Home > Algorithms, cipher, English, gallows, Grove > Fun with Grove Words and Cipher Wheels

Fun with Grove Words and Cipher Wheels

What is a Grove word? The answer is a little fuzzy, but simplistically a Grove word is a VMS word that begins with one of the gallows glyphs. These words are often page or paragraph initial. Emma May Smith has a good explanation in her recent blog entry.

Mr. Grove observed the peculiar feature that some words beginning with a gallows glyph are also valid words if you remove the gallows glyph. For example, the word EVA kodaiin starts with gallows k, and odaiin is also a valid word.

It turns out that if you look at all words in the VMS, 46% of them have this property: remove the first glyph and you are left with a valid VMS word. Compare this with English, where only around 8% of words produce valid words if you remove the first letter. Making up the 46% we have 38% from non-Grove words (i.e. non-gallows initial), and 8% from Grove words.

To round out the statistics, about 13% of all VMS words have an initial gallows glyph.

Consider the nine wheels above, where one of the wheels contains gallows glyphs, and the other wheels contain other glyphs. These wheels can be selected in 29 -1 i.e. 511 different ways, to make words of length between 1 and 9.

The probability of selecting wheel 3 as the first wheel for the word is about 12.5%. In other words, with these 9 wheels, 12.5% of the time we’d create a gallows-initial “Grove” word – very close to what we observe in the VMS (13%). In fact, this figure of 12.5% is independent of the number of cipher wheels: as long as there are at least three wheels and they are used left to right, and the gallows glyphs fully occupy the third wheel, then 12.5% of the generated words will be Grove types.

As a corollary, it’s clear that for Grove types generated with the wheels, removing the first glyph will produce a valid word, as it is equivalent to generating a word starting at wheel 4 or later.

So what of the 54% of VMS words that are non-Grove, i.e. removing the initial glyph does not produce a valid VMS word? This can be explained if the number of different words used and written in the VMS is simply less than the total number of possible words that the author’s wheels can produce. What is the expected vocabulary size if we know there are 7,552 words written in the VMS (Takeshi), and we are missing 54% of them? It is simply 1.54 x 7,552 = 11,630 words, or thereabouts.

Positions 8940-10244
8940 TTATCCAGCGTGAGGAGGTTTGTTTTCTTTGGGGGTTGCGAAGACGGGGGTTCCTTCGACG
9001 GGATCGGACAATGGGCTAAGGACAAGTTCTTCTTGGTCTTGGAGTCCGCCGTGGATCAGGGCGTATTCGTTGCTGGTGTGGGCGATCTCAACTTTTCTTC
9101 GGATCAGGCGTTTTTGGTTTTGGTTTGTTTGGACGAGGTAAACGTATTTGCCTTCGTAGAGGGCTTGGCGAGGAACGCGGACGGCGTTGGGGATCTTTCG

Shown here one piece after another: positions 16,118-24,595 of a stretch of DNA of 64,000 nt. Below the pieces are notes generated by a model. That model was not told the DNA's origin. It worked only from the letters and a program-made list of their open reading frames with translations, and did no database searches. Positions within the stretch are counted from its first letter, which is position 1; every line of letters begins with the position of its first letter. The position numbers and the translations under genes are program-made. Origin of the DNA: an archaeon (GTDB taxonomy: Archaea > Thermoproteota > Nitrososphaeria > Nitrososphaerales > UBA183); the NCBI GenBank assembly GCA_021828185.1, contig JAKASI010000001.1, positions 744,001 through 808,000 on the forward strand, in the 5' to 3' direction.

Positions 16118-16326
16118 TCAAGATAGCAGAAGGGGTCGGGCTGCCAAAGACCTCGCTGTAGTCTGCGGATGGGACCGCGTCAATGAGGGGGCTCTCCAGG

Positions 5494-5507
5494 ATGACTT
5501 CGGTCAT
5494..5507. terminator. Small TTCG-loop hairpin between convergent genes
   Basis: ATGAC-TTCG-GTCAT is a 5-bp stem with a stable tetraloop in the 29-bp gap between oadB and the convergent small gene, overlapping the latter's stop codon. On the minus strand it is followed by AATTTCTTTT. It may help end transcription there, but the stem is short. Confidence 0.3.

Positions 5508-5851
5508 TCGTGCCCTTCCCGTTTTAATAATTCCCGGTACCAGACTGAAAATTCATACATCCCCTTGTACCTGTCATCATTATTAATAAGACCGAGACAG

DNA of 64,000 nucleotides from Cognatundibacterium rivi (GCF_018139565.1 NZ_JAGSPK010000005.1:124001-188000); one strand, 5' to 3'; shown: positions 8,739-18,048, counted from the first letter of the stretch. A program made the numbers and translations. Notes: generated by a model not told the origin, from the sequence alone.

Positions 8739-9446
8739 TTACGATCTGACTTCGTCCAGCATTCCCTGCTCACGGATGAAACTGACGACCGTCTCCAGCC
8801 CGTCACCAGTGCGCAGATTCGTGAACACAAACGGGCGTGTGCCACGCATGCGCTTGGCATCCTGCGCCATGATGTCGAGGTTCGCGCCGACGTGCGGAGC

(Aside: the wheels above could just as easily be represented and used as a table with nine columns.)

In summary, “Grove” words (gallows initial) are ~13% of all words in the Voynich manuscript, and this fraction is what you’d expect if the text was produced using cipher wheels.

  1. August 18, 2021 at 9:50 pm


    If one looks at numbers, then removing the first digit always results in another valid number. This is also true for Roman numerals and the Greek way of generating numbers. Of course, the wheels generate an enumeration system (rather than numbering), so it does the same.

    An alternative explanation (which I like) is that, if somehow such a system is at the basis of the Voynich “word generation”, then not all combinations were valid.

    In the hypothetical situation that someone first creates a lexicon, then the text written based on that lexicon doesn’t need all the words.
    For example.

  2. Marco Ponzi
    August 19, 2021 at 6:17 am

    Hi Julian,
    as Emma wrote, Grove words begin with one of the gallows glyphs and appear at the beginning of paragraphs.

    Apparently, you missed the second part of the definition.

    The gallows-initial-words you discuss are a large superset of Grove words (~3000 vs ~600 tokens). Actual Grove words represent about 85% of paragraph-initial words; they have distinct features e.g. they averagely are ~1 character longer than other words, 11% of tokens include two gallows in the same word, 15% of tokens include the rare gallows-sh sequence. In the much larger class of words that you discuss, all these interesting features are so diluted that they become almost invisible.

  3. Marco Ponzi
    August 19, 2021 at 8:27 am

    I also have a simple question about gallows-initial-words and how they are supposed to be created with wheels. If ordinary words use up to nine wheels, while gallows-initial-words do not use more than seven (they skip the first two), aren’t the latter going to be one character shorter than average (3.5 vs 4.5)?

    • JB
      August 19, 2021 at 9:39 am

      Hi Marco, yes, the gallows-initial words would tend to be shorter, because they are only using up to 7 wheels (if there are indeed 9 wheels in total). I haven’t yet looked at the word length distribution for gallows-initial words. A related problem is the words that contain more than one gallows – these are completely disallowed by the N wheels system unless a) the gallows appear on more than one wheel, or b) (more likely) the spaces between words are wrong or somehow artificial – perhaps there is one or more wheels with a space as one of its glyphs, and that is the only way a space can appear on a line? What I need to do is to check gallows words in the labels: what is their length distribution? That might be revealing.

  4. April 23, 2022 at 5:51 pm

    Julian – Have you received a circular from a researcher promoting a kind of cipher-wheels-with-Turkic-language idea?

    I have responded to his email/circular by suggesting that he take trouble to read, and acknowledge, precedents for each of those elements (cipher-wheels; Turkic language) he combines in his paper now published through Researchgate.

    Perhaps you’d like to offer a comment on the value of his ideas – it’s one for the cryptographers.

  1. April 27, 2022 at 8:47 pm

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